Posts Tagged ‘VF-11’

Success growing backyard pumpkins

July 17, 2008

Last year we tried to grow pumpkins and failed miserably. Admittedly, the attempt was half hearted. The planting bed was hard-packed clay in an area that was formerly used for storing pipe. I dug deep holes and filled them with planting mix and compost, but the resulting vines were spindly and produced a small, thin crop.

Our first try at Big Max (Giant), Lumina (White), and Jack-Be-Little (Miniature) produced only a few little pumpkins. I blamed the poor production on the lack of bees, but after the changes we made this year, I can say that the bees were not totally to blame.

On the left is the BEFORE pic of our strawberry box in front of the newly planted pumpkin patch. On the right you can see our flourishing pumpkins (AFTER), now invading the strawberries.

Before

After

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Success! Two white “Lumina” pumpkins on the vine.

Two white pumpkins

After making the changes below, I am happy to say that we have a strong crop of pumpkins this year and daily visits by the local bees. We’ve never been more excited to see bees in the garden.


If you want to grow pumpkins in your backyard, try these 6 steps:

  1. Full sun. We planted our pumpkins in the same spot this year because it gets full sun all day long. It has a southern exposure and is the warmest and sunniest spot in our yard.
  2. Raised bed. This year I built a 4ft x10 ft box and filled it with 6 inches of “garden mix” from the local landscape yard. In large beds, always add a few stepping stones or boards to walk on so that you won’t compact the soil. Pumpkins like to root their vines into the soil as they grow, which provides more nutrients to the plant and, more importantly, the pumpkins! A raised bed creates the perfect environment.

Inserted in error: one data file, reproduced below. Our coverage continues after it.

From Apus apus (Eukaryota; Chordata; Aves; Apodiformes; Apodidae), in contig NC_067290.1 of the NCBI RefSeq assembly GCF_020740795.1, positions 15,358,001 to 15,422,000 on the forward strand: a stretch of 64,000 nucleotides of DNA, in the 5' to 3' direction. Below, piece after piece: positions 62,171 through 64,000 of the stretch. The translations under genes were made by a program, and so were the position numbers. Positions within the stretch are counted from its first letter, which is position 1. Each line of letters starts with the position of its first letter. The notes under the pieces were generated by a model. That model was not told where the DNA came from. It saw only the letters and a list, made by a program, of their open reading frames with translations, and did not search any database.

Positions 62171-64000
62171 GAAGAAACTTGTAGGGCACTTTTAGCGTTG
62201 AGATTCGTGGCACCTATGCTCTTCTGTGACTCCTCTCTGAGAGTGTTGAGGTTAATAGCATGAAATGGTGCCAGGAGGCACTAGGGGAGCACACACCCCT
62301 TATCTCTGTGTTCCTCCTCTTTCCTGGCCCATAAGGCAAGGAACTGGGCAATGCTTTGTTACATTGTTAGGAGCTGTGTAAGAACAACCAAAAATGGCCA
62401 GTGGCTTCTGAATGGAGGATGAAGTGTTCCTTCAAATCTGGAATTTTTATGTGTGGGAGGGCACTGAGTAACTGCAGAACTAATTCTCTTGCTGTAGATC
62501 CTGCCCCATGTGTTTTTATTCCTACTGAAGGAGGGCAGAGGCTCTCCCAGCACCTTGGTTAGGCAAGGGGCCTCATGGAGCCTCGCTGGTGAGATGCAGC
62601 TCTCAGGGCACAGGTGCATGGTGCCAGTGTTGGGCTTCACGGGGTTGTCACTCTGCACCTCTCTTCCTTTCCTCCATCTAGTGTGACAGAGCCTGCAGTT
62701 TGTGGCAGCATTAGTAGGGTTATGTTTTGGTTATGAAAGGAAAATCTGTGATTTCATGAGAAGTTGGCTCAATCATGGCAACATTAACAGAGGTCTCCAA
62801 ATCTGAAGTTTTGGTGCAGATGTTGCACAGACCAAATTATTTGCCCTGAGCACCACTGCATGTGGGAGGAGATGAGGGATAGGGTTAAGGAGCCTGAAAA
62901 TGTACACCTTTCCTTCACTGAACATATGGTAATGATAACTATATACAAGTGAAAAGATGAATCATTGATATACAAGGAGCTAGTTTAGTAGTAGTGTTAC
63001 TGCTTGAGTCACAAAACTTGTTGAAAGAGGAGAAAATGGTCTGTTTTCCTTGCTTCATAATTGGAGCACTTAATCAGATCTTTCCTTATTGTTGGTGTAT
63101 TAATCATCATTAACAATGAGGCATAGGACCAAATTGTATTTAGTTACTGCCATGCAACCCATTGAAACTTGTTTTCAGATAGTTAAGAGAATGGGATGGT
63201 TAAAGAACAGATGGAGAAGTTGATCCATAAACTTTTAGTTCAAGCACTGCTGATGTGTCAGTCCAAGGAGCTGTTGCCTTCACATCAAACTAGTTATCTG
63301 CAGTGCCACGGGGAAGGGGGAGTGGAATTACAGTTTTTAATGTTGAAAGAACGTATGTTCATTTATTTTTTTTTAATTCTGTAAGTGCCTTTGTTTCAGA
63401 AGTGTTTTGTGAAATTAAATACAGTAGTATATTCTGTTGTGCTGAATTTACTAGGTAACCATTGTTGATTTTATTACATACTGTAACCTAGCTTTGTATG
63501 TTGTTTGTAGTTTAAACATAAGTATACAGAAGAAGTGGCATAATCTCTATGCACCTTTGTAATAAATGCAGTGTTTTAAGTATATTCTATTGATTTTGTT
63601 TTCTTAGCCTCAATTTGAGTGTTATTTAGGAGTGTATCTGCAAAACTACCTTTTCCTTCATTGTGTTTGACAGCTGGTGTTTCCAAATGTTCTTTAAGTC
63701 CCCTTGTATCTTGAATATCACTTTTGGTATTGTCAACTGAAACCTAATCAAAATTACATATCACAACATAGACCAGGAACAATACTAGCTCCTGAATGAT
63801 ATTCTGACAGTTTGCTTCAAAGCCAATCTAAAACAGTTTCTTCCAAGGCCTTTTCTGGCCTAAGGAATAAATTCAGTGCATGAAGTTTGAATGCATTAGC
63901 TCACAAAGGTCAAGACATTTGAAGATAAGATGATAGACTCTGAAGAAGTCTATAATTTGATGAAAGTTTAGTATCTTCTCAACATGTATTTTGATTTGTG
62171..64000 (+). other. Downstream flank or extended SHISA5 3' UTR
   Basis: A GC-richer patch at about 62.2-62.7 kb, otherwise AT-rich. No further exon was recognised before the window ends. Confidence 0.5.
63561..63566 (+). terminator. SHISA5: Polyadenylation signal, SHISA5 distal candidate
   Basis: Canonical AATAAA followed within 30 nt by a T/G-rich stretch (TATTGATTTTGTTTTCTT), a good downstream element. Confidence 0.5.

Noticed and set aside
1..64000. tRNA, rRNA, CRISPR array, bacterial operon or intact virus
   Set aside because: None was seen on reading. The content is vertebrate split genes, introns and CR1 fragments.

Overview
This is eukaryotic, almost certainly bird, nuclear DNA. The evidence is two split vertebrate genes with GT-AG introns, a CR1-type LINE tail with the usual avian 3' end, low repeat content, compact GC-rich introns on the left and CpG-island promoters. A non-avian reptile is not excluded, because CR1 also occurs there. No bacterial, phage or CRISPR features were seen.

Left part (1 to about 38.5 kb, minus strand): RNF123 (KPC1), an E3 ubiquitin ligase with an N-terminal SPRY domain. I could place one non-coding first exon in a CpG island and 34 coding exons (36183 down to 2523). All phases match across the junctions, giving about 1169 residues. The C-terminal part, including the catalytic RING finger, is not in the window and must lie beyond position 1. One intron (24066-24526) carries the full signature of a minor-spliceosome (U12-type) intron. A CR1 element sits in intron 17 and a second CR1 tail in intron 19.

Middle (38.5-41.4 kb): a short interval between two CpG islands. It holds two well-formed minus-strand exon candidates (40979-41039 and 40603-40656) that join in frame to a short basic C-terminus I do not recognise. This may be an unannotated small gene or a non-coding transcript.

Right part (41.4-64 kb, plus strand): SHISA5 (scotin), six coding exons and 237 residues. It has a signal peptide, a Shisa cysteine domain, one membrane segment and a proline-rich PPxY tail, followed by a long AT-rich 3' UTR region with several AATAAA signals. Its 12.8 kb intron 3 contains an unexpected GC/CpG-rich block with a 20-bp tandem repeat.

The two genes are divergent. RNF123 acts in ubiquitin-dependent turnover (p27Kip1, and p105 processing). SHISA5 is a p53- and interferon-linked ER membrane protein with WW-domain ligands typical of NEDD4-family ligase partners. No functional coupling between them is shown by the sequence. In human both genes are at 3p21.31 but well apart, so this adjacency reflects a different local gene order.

3. Drip irrigation. Pumpkins like water…lots of it…and at regular intervals. I recently read about a woman who lost her prized Big Max pumpkin when it received a large amount of water all at one time and swelled to the point of cracking. Our drip system is on a timer so the pumpkins get a daily dose of H2O.
  4. Mulch. We added a 2 inch layer of shredded cedar mulch to the raised bed once the plants were about 4 inches tall. This serves two purposes: (1) Moisture is retained in the soil and is less likely to dry out on hot days and (2) the pumpkins have a dry surface on which to grow. If pumpkins come in contact with damp soil for an extended period they can discolor and, in the worse cases, soften and rot.
  5. Flowers and Bees. Pumpkins need bees. Bees like flowers. Attract bees to your pumpkin patch and your flowers are more likely to be pollinated. We planted a row of sunflowers along the back of the box, along with zinnias, marigolds, and rosemary, but the pumpkins grew faster than expected. There are pumpkins on the vine but no sunflowers yet (we’ll plant them earlier next year). Other bee-friendly flowers that we have in the yard include azalea, rhododendron, rose, thyme, red apple, agapanthus, lobelia, lavender, columbine, cosmos, daisy, pansy, primrose, lamb’s ears, sage, poppy, basil, boysenberry, orange. Check out this list of bee-friendly flowers for ideas.
  6. VF-11. We apply VF-11 plant food weekly. This stuff is incredible, and seems like magic. Buy some and use it on all your plants.

Check out these amazing photos that Calvin took of the bees in our pumpkin patch.

Two Bees

Can you say pollination?

Can you say pollination?

And here a few more pumpkin pics…

Jack-Be-Little

Jack-Be-Little

Lumina (white) on the left & Big Max (giant) on the right

Lumina (white) on the left & Big Max (giant) on the right

Trevor just finished an iPhoto class. Here’s his take on the pumpkin patch…

Thank you, Sarah, for the seeds!

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Four Steps to Perfect Boysenberries

June 3, 2008

Grandma’s Thornless Boysenberries

We picked our first boysenberries today!

I’ve picked my fair share of blackberries and boysenberries but I’ve never grown them before. As a kid we used to pick blackberries by the gallon in a huge vacant lot near our cabin in Monte Rio, California. The plastic buckets hung from strings around our necks so that we could pick with both hands.

The berry patch was massive with tunnels and rows made from old planks that were smashed down over the vines. It was hot and humid. Our hands were purple, itchy, and sticky by the time we finished. We kept wet washcloths in the car for afterward.

At Phipp’s Country Store and Farm near Pescadero, CA, you can pick olallieberries and strawberries then cap it off with a day at the beach.

Our Thornless Boysenberries berries were given to us by Grandma Rita who lives with Grandpa Ed up in Washington. She occasionally brings us goodies. The lillies she gave us are just beginning to bloom.